Access Control List

An access control list or ACLis a way of defining permissions or authorizations for objects. The most common case you may encounter deals with file system permissions. A file system would have an ACL, which is a table or database with a list of entries specifying access rights for individuals or groups for various objects on the file system like folders, files or programs. 

These individual access permissions per object are called Access Control Entries and they make up the ACL. Individual entries can define permissions controlling whether or not a user or group can read, write or execute objects. ACLs are also used extensively in network security, applying access controls to routers switches and firewalls. 

Network ACLs are used for restricting and controlling access to hoster services running on hosts within your network. Network ACLs can be defined for incoming and outgoing traffic. They can also be used to restrict external access to systems and limit outgoing traffic to enforce policies or to prevent unauthorized outbound data transfers.

Tracking Usage and Access

Last but not least, the final A of the Triple A’s of security is Accounting. This means, keeping records of what resources and services your users access or what they did when they were using your systems. A critical component of this is auditing, which involves reviewing these records to ensure that nothing is out of the ordinary. If we’re watching and recording usage of our systems, but never actually checking the usage data, that’s not super useful. 

So what exactly do counting systems keep track of? Well, that depends on the purpose and intent of the system. For example, a TACACS+ server would be more concerned with keeping track of user authentication, what systems they authenticated to, and what commands they ran during their session. This is because TACACS+ plus is a device access AAA system that manages who has access to your network devices and what they do on them. CISCO’s AAA system supports accounting of individual commands executed, connection to and from network devices, commands executed in privileged mode, and network services and system details like configuration reloads or reboots. RADIUS will track details like session duration, client location and bandwidth, or other resources used during the session. This is because radius is a network access AAA system. So it tracks details about network access and usage.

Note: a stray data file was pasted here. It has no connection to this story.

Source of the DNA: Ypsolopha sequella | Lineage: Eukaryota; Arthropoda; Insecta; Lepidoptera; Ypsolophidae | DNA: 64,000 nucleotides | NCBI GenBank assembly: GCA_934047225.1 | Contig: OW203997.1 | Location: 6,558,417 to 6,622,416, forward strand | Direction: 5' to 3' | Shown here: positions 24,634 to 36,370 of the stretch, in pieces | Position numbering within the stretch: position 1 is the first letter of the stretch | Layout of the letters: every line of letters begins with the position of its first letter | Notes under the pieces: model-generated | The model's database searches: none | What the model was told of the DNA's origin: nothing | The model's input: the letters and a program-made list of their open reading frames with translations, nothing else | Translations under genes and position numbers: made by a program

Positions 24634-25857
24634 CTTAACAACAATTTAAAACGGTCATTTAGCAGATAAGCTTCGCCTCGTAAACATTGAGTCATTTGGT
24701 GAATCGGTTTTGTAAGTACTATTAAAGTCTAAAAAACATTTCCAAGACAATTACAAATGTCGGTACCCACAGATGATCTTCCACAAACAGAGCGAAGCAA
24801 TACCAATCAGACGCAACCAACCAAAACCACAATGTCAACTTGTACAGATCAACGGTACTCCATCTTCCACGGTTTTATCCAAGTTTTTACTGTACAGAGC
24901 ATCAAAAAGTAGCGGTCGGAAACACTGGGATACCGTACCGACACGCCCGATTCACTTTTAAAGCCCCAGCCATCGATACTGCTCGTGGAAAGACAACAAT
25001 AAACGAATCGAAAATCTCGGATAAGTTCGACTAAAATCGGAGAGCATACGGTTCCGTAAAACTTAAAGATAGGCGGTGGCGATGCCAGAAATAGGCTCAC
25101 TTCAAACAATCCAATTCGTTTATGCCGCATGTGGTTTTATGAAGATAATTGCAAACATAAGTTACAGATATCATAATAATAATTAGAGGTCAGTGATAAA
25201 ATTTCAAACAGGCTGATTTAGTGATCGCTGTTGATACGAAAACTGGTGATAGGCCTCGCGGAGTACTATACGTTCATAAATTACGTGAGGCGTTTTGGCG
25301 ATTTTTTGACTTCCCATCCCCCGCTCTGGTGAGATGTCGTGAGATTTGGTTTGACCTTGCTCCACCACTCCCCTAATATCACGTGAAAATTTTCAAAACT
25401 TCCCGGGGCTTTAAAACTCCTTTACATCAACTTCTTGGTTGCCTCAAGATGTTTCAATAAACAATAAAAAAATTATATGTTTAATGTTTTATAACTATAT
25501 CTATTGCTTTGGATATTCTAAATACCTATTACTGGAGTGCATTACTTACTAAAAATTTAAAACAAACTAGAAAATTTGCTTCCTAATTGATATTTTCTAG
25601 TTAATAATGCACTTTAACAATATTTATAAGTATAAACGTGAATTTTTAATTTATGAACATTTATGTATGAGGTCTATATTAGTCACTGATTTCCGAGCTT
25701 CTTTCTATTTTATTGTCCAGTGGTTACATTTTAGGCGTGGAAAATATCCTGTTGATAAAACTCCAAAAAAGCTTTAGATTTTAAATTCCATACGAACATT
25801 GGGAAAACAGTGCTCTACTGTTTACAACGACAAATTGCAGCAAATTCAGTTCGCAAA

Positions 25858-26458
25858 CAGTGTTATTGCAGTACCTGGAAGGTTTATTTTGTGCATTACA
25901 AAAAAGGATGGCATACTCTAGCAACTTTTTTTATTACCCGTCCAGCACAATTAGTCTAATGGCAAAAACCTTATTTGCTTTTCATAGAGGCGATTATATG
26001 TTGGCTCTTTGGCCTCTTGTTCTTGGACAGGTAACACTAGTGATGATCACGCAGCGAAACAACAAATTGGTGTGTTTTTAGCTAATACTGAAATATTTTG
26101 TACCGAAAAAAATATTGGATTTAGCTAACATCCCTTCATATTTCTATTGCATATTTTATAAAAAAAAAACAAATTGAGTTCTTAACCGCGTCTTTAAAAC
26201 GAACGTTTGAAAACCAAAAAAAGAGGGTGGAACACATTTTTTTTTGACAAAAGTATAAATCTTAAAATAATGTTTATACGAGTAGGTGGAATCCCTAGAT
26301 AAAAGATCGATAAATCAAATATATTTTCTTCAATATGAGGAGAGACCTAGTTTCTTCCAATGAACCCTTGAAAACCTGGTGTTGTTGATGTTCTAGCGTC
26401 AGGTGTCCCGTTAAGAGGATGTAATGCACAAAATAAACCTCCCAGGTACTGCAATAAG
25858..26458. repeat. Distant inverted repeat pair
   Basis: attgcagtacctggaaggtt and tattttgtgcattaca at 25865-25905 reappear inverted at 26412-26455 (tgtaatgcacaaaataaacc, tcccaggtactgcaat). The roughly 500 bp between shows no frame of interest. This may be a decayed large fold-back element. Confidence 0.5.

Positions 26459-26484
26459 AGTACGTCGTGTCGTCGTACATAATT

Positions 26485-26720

RADIUS accounting kicks off with the Network Access Server sending an accounting request packet to the accounting server that contains an event record to be logged. This starts the accounting session on the server. The server replies with an accounting response indicating that the message was received. The NASS will continue sending periodic accounting messages with statistics of the session until an accounting stop packet is received. 

RADIUS accounting can be used for billing purposes by ISPs because it records the length of a session and the amount of data sent and received by the user. This data can also be used to enforce data or time quotas, limiting the duration of sessions or restricting the amount of data that can be sent or received. But, this accounting information isn’t detailed and won’t contain specifics of what exactly the user did during the session. Information like websites visited or what protocols were used aren’t recorded. Other logging utilities that meet that use case.